If the awards season has got you in the mood to watch some past nominees and winners then Netflix has a treasure trove of options, including Quentin Tarantino's Hollywood epic Once Upon a Time in... Hollywood. The film stars Leonardo DiCaprio, Brad Pitt and Margot Robbie, and follows a fading star and his stunt double around LA in 1969, as they have encounters in the movie industry and come across the Manson Family.
If you're looking for plot-centric movies, then this isn't it - this is very much a hangout movie, right down to its core, where you get to explore and live in the world, spend time with the characters and soak up the atmosphere. With characters and sets this enjoyable, that's no bad thing. In fact, it makes for one of Tarantino's most complete and best ever efforts.
Bank of Dave (2023)
Bond star Rory Kinnear takes on the role of self-made millionaire Dave Fishwick in this charming underdog tale, which is based on the true story of Burnley Savings and Loans Limited – a lending company he set up in his hometown in the wake of the financial crash.
The film follows Dave as he bravely stands up to the banking establishment, and although it takes one or two liberties with the truth – including an entertaining cameo from rock band Def Leppard – it's a hugely enjoyable recounting of an inspirational story. Kinnear is excellent value in the lead role, while there are also fun supporting turns from the likes of Joel Fry, Phoebe Dynevor and Hugh Bonneville – the latter as a nefarious member of the financial elite.
The Age of Innocence (1993)
Legendary director Martin Scorsese is perhaps best known for his epic crime films, but his long career has been exceptionally varied and this wonderful period drama ranks up there with the very best of his work. Adapted from an Edith Wharton novel of the same name and boasting an exceptional cast that includes Daniel Day-Lewis, Michelle Pfeiffer and Winona Ryder in the lead roles, it recounts a tragic love triangle that develops in a wealthy New York estate in the 1870s.
It's an exquisitely made film with a brilliantly-judged melancholic tone, and the impressive cast members are all at the top of their game. Scorsese's direction is stunning, if less bombastic than in his gangster pictures, and there are several standout romantic moments – including an especially memorable scene that involves the removal of a glove.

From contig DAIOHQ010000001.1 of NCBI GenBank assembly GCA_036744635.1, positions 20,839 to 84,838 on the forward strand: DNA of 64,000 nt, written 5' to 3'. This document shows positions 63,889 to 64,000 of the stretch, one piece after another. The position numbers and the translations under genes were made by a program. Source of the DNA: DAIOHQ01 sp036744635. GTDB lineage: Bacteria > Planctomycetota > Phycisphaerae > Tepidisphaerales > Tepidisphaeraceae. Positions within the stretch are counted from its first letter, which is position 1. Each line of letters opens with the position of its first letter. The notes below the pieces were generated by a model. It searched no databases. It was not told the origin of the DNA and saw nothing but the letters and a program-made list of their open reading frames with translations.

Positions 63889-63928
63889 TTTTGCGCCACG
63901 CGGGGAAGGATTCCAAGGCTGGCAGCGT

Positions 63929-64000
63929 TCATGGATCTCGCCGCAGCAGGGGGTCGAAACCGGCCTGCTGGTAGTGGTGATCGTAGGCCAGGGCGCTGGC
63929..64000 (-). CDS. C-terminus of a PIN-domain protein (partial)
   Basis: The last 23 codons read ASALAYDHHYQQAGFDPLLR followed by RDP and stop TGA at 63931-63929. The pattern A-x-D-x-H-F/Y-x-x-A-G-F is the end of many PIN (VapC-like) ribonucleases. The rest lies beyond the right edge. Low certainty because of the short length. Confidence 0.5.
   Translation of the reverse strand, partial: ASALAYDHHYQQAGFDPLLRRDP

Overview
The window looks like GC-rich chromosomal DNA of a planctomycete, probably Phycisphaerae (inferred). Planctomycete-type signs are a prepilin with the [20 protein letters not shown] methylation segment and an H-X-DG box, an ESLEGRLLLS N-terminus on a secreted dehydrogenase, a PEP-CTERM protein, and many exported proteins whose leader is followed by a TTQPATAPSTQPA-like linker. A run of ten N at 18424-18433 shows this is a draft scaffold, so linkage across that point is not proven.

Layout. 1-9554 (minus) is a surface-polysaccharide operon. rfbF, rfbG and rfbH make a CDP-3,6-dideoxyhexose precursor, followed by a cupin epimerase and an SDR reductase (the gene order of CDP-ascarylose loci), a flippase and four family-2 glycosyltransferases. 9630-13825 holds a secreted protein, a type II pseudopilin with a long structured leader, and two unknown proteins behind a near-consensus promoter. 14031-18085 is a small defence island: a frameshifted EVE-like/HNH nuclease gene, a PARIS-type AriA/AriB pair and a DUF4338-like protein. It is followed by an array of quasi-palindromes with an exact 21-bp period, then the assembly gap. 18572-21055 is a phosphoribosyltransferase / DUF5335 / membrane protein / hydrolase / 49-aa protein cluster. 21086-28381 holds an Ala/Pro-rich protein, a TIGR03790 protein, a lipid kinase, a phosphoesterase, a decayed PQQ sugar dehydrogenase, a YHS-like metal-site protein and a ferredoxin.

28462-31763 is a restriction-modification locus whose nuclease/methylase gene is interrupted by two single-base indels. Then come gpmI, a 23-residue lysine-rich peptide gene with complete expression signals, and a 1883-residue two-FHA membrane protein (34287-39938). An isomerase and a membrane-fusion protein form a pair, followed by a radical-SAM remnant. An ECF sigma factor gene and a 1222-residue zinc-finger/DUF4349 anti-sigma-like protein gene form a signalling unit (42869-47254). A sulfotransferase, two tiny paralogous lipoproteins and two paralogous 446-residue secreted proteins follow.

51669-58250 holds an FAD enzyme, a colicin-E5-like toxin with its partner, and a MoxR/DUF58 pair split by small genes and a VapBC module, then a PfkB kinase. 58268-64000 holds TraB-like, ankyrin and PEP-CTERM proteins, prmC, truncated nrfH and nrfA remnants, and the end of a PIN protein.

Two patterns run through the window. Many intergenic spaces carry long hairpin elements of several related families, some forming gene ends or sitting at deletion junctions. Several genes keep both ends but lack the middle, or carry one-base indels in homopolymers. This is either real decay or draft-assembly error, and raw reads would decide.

The Pale Blue Eye (2022)
This gothic murder mystery sees Christian Bale take on the starring role of detective Augustus Landor – who is drafted in to help solve an extremely baffling case at West Point military academy in 1830. During the course of his investigations, he strikes up an alliance with a certain Edgar Allan Poe, who was a young cadet at the time and who is brilliantly played in the film by The Queen's Gambit and Harry Potter star Harry Melling.
Based on a novel of the same name by Louis Bayard, it's an atmospheric and intriguing film that should make for perfect viewing on a cold wintry night – with red herrings aplenty and a terrific supporting cast that includes the likes of Timothy Spall, Gillian Anderson, Lucy Boynton, Toby Jones and Industry's Harry Lawtey.
Glass Onion: A Knives Out Mystery (2022)
Viewers who enjoyed the quirkiness of the first Knives Out will delight at seeing it turned up to 11 in follow-up Glass Onion, which introduces another colourful cast of characters, who become suspects in a mysterious murder. Benoit Blanc (Daniel Craig) is back to unravel the mind-bending events that take place on the private island of eccentric billionaire Miles Bron (Edward Norton).
This all-star cast is firing on all cylinders, with Janelle Monáe, Kate Hudson and Craig being highlights, the latter clearly still relishing a less action-centric role than the extremely demanding James Bond. Writer-director Rian Johnson, who delights in subverting expectations, does so again here – delivering a story packed with intriguing twists that keeps surprising until the very end. Also, keep an eye out for a few delightful cameo appearances.
Guillermo Del Toro's Pinocchio (2022)
If you're put off by the idea of another adaptation of this classic story, after Disney's live action version was released only earlier this year, never fear - Guillermo Del Toro will not disappoint. The acclaimed director has filled this latest version with his own passion, incredible stop-motion filmmaking and a devastating emotional core which won't leave a dry eye in the house come the movie's end.